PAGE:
More and more new homes sitting vacant in some areas

by Ryan Smith23 Nov 2015
Even as supply can’t keep up with demand in booming markets like Toronto and Vancouver, some areas are finding more and more homes standing vacant and unsold.

A recent report by ATB Financial shows that new homes that haven’t been sold or rented has skyrocketed in Alberta suburbs.

In Edomonton, the number of unabsorbed homes has spiked by 30% in the past year, according to the report. Calgary hasn’t seen quite that number, but its unsold and unrented homes still spiked by 5%.

Calgary is in slightly better shape, and continues to see a demand for new homes because of its higher-paying jobs, according to a CBC News report. Currently there are 403 unabsorbed homes in the city, and that number is falling. In Edmonton, however, that number is 949 and rising, CBC reported.

And some ATB economists believe that economic conditions in the province will swell the number of completed but unabsorbed homes, according to the CBC. And Calgary is already in the depths of a vacancy crisis as the oil slump drives businesses out of office properties.

In Calgary, office vacancies have jumped to 14%, the highest level since 2010, and there may be as many as 2 million square feet of so-called “shadow vacancy” – space leased but sitting empty – which could push the rate to 16%.

COMMENTS

  • by Kosta Baltov 11/29/2015 3:34:27 PM

    The article forgets to analyze the rent itself. In Toronto, the Rent Control Board restrict the landlords of raising the rent beyond certain percentage which can be argued that it is set too low. The longer the tenant stays in a rental property, over time, the rent gets cheaper for the tenant which is why they don't want to move to another property. If they do, they'll have to pay a current market rate and because of that they (rightfully) stay put. If this reality is taken into account, may be, after all, our rent is undervalued. Something to think about.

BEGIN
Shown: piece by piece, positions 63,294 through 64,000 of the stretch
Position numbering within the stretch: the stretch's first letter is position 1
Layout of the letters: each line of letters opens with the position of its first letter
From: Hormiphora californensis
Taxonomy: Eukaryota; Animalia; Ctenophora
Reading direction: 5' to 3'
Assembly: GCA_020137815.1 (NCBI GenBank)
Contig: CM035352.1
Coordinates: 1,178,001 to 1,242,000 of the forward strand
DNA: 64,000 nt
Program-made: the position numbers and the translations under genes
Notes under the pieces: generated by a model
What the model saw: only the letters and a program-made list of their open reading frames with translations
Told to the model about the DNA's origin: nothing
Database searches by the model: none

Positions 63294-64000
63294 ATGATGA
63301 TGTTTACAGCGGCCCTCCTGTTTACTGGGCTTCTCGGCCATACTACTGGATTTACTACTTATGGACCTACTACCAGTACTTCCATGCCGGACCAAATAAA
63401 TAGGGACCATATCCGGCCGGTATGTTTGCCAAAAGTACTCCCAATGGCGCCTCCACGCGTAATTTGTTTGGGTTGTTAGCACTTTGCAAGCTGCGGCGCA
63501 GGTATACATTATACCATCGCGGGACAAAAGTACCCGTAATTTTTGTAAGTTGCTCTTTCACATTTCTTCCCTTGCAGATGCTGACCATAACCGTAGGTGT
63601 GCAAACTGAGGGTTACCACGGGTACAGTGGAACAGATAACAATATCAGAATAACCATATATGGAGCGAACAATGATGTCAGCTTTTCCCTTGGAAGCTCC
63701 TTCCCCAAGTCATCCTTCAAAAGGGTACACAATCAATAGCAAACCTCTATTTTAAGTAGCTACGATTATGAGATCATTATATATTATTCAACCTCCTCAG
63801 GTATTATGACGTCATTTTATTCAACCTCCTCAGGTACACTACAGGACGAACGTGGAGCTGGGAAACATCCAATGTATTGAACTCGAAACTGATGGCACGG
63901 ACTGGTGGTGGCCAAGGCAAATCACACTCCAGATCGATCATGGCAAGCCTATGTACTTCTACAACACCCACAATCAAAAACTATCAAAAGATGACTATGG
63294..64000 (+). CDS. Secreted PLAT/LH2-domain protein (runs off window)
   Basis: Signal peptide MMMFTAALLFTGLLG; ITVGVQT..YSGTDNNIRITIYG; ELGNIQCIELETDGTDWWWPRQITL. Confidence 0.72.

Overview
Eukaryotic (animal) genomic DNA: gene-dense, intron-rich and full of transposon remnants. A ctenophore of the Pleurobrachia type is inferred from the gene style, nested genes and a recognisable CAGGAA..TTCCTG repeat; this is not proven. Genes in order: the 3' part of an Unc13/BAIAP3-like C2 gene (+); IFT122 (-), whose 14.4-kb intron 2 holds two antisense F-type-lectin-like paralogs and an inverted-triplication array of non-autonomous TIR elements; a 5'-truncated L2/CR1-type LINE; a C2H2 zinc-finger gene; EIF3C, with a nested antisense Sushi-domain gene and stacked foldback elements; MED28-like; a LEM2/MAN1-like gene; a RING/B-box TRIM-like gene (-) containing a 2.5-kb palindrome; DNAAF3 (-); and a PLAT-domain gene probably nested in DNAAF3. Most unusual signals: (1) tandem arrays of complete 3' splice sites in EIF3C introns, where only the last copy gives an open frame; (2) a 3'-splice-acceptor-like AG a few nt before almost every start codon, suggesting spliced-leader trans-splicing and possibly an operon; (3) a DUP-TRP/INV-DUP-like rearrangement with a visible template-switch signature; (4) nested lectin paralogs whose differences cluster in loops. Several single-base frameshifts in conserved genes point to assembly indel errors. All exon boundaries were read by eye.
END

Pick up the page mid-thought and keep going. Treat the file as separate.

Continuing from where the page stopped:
• by Robin Telfer 11/30/2015 1:50:07 PM

    For too long, this province was riding on an economic high. Over the years, Calgary went from an affordable city to one that became very expensive. The cost of food, entertainment and restaurants, recreation facilities, parking increased dramatically. This was based partly on the rising values of Real Estate. During our economic slowdown, the market place still hasn't adjusted to levels established 10 years ago. The latest forecasts are saying that the price of oil will not rebound for another 4 years. Let's hope that within that extended time frame, day to day living costs adjust accordingly and our Real Estate prices reflect a market value that many Albertans' can afford to support.

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